This article is geared toward competitive-level athletes in sports, bodybuilding, and related areas or those individuals who aspire to compete in such sports activities. It is therefore, written slightly above the lay level.
To achieve the ultimate performance level and to become the type athlete you know you can be requires that you focus on three primary areas:
1) Sports Specificity;
2) Overloading; and
3) Range of Motion.
Increased skills in each of these areas, regardless of which sport you participate in, will increase your individual athletic performance.
This term implies performing training motions, exercise regimens, and training techniques that mimic as closely as possible the sport or activity you participate in. For example, to improve the range of movement for a specific joint movement, you must perform exercises that involve that joint action. Using the shoulders as an example, you would be performing a quick bench press that would mimic a push-off that is commonly done by linemen in football. The idea would be to press the weight back up as soon as it touched your chest during the exercise, changing from concentric to eccentric contraction as quickly as possible. The movement would be very explosive, not a stop and go as is common practice by the average fitness buff, body builders or power lifters. This manner of exercise also enhances fast-twitch muscle fibers. Also, working on specific joints will increase range of motion for that joint only, not others. For example, practicing shoulder mobility exercises may improve your shoulder mobility but it will not affect your hip mobility. To improve hip mobility, you must perform other exercises specific to this joint.
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To develop general levels of all around mobility as an athlete, you must consider the specific mobility requirements of a given sport. You must analyze the technique of the athletic event, identify which joint actions are involved, and determine which joint needs to be improved in terms of the range of movement. Let us examine two examples: A baseball pitcher may require improvements in shoulder and spine mobility and would require exercises specific to those areas in addition to all around training. However, a 200-m hurdler might need to develop hip mobility. You can see that the training for the latter would be much different for the specific joint(s) and muscle(s) involved.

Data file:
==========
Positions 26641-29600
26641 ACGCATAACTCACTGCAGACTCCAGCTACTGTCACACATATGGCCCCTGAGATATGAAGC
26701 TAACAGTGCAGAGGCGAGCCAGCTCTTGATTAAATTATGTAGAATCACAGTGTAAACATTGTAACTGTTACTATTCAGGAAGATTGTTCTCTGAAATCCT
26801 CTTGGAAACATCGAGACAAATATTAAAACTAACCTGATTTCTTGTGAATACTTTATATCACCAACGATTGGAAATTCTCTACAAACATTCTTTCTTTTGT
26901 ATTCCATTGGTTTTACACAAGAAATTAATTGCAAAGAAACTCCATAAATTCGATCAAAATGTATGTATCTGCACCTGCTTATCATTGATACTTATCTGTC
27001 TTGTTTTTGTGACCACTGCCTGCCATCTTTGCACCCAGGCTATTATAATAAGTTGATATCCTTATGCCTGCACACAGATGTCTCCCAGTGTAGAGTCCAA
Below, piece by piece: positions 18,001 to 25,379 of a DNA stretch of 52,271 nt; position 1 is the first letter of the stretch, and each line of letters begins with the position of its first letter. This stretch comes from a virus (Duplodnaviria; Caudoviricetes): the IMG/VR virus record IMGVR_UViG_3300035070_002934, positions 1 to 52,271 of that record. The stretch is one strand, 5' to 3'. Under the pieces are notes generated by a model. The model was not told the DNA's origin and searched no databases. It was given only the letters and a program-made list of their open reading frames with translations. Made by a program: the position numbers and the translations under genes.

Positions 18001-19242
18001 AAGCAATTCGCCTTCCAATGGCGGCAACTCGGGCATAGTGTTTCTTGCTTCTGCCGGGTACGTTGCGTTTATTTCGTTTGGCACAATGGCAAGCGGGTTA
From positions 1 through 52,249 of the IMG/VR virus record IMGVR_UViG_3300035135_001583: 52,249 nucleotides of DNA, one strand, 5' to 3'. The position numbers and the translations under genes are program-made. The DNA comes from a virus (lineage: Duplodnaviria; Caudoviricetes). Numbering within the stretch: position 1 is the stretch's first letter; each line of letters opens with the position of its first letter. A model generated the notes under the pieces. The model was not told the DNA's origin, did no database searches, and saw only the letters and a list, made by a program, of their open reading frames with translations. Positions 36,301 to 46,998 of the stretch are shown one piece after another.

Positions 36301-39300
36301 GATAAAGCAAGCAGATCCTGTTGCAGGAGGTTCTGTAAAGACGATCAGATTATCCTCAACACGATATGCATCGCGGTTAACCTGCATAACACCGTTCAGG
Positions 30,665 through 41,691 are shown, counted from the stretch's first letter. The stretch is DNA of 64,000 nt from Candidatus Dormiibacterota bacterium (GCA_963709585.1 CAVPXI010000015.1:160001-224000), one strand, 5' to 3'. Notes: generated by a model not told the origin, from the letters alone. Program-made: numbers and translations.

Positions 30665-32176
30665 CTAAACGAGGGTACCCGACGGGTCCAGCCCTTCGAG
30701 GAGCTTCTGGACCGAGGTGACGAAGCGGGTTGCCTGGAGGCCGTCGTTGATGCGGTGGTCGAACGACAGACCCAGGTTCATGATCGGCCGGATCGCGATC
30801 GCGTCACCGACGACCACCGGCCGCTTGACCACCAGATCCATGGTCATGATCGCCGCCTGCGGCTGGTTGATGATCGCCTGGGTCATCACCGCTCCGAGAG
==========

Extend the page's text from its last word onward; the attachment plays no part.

The amount and nature of mobility training required by each athlete will vary according to the individual, athletic event requirements, and an individuals current range of movement for each joint action required for the event. For best results, you should measure the range of movement or motion for specific joint actions to determine the present range and where you wish future improvement to be. Ascertaining this and setting a goal will yield best results.